Home Boxing News Julio Cesar Chavez Jr: The Curse Of Greatness

Julio Cesar Chavez Jr: The Curse Of Greatness

Maybe if I sprouted into life on my own I would be complete. I’d have no past reference and only the future to look forward to. Had it not been for the warm and priceless memories I would have hoped that life afforded some of us an option to being a stand alone. It’s the most common affliction among sons of great men. One is never viewed solely for who you are and therefore you are always lacking. You always fall short if not in the eyes of many, then in your own, and one cannot help it.

Ducking his head he moved forward to dig hard punches to the body. They were loud punches that mattered in the end. Looking in prime condition and fifteen pounds heavier than his foe, Leaning in and applying constant pressure, he let his hands loose all night. He kept digging in as if in a ritual to exorcise his demons and that madness of always being incomplete; of not being good enough; of being the son of a boxing legend. Julio Cesar Chavez Jr. kept coming in, again, leaning his left shoulder, looking down to hurt his opponent with thudding shots to the body that eventually slowed down the faster German World Champion, Sebastian Zbik late in the fight. Going down the full 12 round match up Chavez Jr. looked more determined than ever, operating like a heated diesel engine and hungry to win his first major world title. Sporting a haircut that looked as if he just woke up, Chavez Jr. sure did stood up to whatever combinations the German Champion threw at him. He was heavier, bigger, and benefited with a longer reach, but the plan was to go dig it to the body, and that’s what he did all throughout the fight. It would’ve benefited him greatly if he practiced more head movement and didn’t drop his hands occasionally, but with all the punches that he took to the head he was never buckled or seemingly hurt up ‘til the end. Sebastian Zbik was clearly the quicker fighter in terms of footwork and hand speed, but his power never seemed to hurt Chavez Jr. who kept moving forward undeterred. It was a close fight that could’ve been awarded to either fighter. Zbik had landed more punches, yet the Mexican threw his with efficacy and much force. He fought like he really wanted to knock out Zbik and kept pushing it in the final rounds and I think that won him the fight.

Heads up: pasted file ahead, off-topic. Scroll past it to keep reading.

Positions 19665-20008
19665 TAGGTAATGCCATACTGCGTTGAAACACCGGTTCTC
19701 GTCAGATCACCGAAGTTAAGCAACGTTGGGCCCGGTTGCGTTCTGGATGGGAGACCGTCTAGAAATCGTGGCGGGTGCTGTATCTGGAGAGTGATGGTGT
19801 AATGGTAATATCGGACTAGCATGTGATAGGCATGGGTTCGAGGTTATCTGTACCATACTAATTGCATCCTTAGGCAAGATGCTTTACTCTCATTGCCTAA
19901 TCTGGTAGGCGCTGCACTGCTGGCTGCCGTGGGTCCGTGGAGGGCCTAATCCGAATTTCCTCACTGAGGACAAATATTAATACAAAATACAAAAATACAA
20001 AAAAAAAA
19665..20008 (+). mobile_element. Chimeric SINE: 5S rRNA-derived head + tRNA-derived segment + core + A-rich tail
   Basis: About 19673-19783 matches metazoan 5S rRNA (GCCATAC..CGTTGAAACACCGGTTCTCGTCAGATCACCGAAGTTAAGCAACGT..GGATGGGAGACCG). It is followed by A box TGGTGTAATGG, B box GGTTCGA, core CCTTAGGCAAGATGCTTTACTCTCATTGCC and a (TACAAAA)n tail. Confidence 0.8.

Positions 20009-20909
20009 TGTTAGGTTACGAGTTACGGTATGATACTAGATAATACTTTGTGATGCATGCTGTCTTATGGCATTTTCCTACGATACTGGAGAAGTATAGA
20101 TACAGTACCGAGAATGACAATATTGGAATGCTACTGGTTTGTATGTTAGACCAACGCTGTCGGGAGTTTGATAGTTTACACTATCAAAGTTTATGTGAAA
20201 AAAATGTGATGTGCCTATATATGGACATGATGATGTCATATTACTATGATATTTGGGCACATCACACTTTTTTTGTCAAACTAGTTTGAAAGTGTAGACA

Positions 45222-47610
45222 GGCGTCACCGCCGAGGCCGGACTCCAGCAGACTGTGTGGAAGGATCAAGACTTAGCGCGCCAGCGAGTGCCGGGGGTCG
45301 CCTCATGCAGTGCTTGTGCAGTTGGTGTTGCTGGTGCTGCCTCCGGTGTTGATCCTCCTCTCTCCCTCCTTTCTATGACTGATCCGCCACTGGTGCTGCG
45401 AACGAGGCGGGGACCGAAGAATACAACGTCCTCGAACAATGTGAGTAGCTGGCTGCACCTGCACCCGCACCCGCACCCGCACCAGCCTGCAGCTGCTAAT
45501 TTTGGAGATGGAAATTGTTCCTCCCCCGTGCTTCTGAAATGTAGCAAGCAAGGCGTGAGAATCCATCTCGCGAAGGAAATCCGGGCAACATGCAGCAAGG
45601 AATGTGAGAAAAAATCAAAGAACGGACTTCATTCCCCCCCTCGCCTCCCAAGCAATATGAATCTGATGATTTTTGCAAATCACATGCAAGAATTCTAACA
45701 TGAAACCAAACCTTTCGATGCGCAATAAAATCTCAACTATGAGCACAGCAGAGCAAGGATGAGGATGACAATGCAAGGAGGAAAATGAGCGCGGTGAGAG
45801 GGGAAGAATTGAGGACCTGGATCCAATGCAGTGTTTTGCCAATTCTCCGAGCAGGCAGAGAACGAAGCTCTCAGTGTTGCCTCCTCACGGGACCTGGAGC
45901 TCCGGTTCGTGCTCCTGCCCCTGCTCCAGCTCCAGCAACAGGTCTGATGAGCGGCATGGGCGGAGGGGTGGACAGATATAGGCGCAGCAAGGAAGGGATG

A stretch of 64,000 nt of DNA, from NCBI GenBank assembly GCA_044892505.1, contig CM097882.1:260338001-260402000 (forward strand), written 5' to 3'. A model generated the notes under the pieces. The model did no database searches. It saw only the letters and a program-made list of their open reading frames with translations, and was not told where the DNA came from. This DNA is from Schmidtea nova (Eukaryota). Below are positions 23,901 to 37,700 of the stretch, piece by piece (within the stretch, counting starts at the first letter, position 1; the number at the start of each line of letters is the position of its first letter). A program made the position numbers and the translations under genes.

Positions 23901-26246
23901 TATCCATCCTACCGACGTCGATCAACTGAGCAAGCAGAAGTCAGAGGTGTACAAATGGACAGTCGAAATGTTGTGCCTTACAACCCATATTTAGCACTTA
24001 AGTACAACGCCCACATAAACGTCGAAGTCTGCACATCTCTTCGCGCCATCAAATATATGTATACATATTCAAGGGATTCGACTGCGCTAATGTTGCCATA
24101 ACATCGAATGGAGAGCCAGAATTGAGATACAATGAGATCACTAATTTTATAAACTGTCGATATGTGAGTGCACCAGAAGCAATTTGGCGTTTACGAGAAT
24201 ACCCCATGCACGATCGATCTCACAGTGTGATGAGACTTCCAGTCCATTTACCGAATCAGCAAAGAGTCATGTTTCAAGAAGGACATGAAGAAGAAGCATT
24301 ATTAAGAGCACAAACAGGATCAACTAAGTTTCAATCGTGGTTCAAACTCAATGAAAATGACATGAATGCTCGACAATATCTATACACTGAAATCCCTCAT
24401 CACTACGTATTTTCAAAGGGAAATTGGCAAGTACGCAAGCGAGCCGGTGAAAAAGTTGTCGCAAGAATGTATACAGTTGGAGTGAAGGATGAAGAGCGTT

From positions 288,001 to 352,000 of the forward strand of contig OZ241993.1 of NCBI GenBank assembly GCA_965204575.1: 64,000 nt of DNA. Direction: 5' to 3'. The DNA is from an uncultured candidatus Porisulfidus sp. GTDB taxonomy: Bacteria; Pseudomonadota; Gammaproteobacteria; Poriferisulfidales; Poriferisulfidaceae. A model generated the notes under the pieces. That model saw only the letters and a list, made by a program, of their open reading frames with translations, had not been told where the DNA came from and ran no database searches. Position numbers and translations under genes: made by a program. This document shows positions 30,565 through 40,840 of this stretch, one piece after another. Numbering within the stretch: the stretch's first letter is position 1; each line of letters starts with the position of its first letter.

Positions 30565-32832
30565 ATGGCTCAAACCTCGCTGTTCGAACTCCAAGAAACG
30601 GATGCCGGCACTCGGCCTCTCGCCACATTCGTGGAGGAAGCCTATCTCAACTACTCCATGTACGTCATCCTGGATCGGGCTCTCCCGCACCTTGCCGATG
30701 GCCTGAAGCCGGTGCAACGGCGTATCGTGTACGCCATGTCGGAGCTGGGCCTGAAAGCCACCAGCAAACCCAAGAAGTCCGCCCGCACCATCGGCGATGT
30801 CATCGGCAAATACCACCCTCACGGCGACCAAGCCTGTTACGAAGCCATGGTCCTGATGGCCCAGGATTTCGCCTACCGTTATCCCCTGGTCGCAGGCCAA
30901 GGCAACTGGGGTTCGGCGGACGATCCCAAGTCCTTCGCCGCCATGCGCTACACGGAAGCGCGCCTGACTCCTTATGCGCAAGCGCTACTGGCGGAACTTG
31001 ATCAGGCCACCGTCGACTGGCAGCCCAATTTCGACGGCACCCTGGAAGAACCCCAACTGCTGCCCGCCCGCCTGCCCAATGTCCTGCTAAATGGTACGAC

Overall, it was a pretty solid match up, a real toss up fight, yet even after winning the WBC Middleweight Championship and a professional record of 43 wins with no losses, 1 draw and 1 no contest, Julio Cesar Chavez Jr. doesn’t appear to be a full fighter at least in the eyes of most boxing fans. He rallied hard in the later rounds, showing true championship form, and successfully wrested the title but that effort too does not seem to meet the demands of the fans. Had he not been the son of a boxing legend, then maybe he’d be viewed differently. Maybe he’d get the respect he deserves without the high expectations his surname precipitates. But the comparison diminishes his qualities as a fighter. In the end, it’s highly unlikely he’ll ever be good enough.

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